At the end of March, Supervisory Statement 1/21, produced by the UK’s Prudential Regulation Authority (PRA), comes into effect. Banks that fall within the PRA’s jurisdiction have to be ready for it. 

The paper imposes a deadline of March 31st 2022 – less than eight weeks away – for starting the implementation of the Operational Resilience Framework. To comply with the rules, firms are obliged to show their plans for meeting policy requirements to regulators. 

Operational resilience is often taken to refer to the robustness of systems to external and internal pressures, but a key aspect of any firm’s operational resilience is the adequacy of its Risk Control Self Assessments (RCSAs). Good RCSAs should alert senior managers to the key risks across their firm, by region and by asset class, thereby enabling effective risk control mechanisms to be put in place, to galvanize overall business strategy. Unfortunately, RCSAs are very seldom efficient enough to achieve this outcome.  

Key RCSA failings:
  • RCSAs are presented and treated as a box-checking exercise. They exist often in isolation in a bubble, unrelated and unconnected to overall business strategy or risk appetite.
  • RCSAs are static, one-off and retrospective, completed by relevant managers at the same time every quarter or every year. They fail in their ability to enable senior managers to fight tomorrow’s wars, not yesterday’s.
  • Each business or asset class tends to conduct their RCSAs in their own way, with different nomenclature and different methodology. The process is siloed and the results are often inaccessible to other businesses and asset classes.
Key takeaway – RCSAs are failing. They are viewed as a chore, are static and remain siloed within each bank. 

A revolution in philosophy and methodology is required if RCSAs are to do the job they were intended to do. Several key objectives should be kept in mind.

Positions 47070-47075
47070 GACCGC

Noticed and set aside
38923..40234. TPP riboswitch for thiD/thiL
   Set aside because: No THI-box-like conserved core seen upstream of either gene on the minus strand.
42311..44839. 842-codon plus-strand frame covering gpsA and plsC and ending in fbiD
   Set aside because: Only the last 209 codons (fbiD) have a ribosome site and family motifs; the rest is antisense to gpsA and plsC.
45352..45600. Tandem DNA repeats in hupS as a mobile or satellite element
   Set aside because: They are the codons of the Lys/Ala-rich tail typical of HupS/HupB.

• Rather than providing a snapshot of the key risks at a moment in time, RCSAs should be continuous, monitoring where weaknesses lie, and implementing solutions. Without this, operational resilience can never be more than a pipe dream.
  • Within each bank, RCSAs should be conducted according to the same language and criteria and should be totally transparent. They should give senior executives a completely transparent view of all risks within the institution, which can be seen at any time. 
  • RCSAs should provide a view of regulatory risks that have not yet crystallised. This means scanning the horizon for imminent regulatory initiatives and enforcement actions. For example, the moment a discussion paper is released by a key regulator, managers should be alerted to looming changes, and due measures of compliance put into place. Risk controls should also be mapped to regulations, so that at any point in time managers can look through their RCSA with a regulatory lens.  In this way regulators can be assured risk is being managed accurately and appropriately. 
Key takeaway – the philosophy and process currently underpinning RCSAs need to be reversed. RCSAs need to be continuous, not static, and forward- not backward-looking.

Only through the compilation and deployment of more thorough and more uniform data, harnessed to the most appropriate technology, will change in RCSA processes become possible. Today, RCSAs are generally executed manually and individually. For any progress to be made this must become as redundant as voice trading in mainstream FX.  

The core of operational resilience is the RCSA. Today, RCSAs are not fit for purpose. A volte-face of philosophy and procedure is required. 

About Acin

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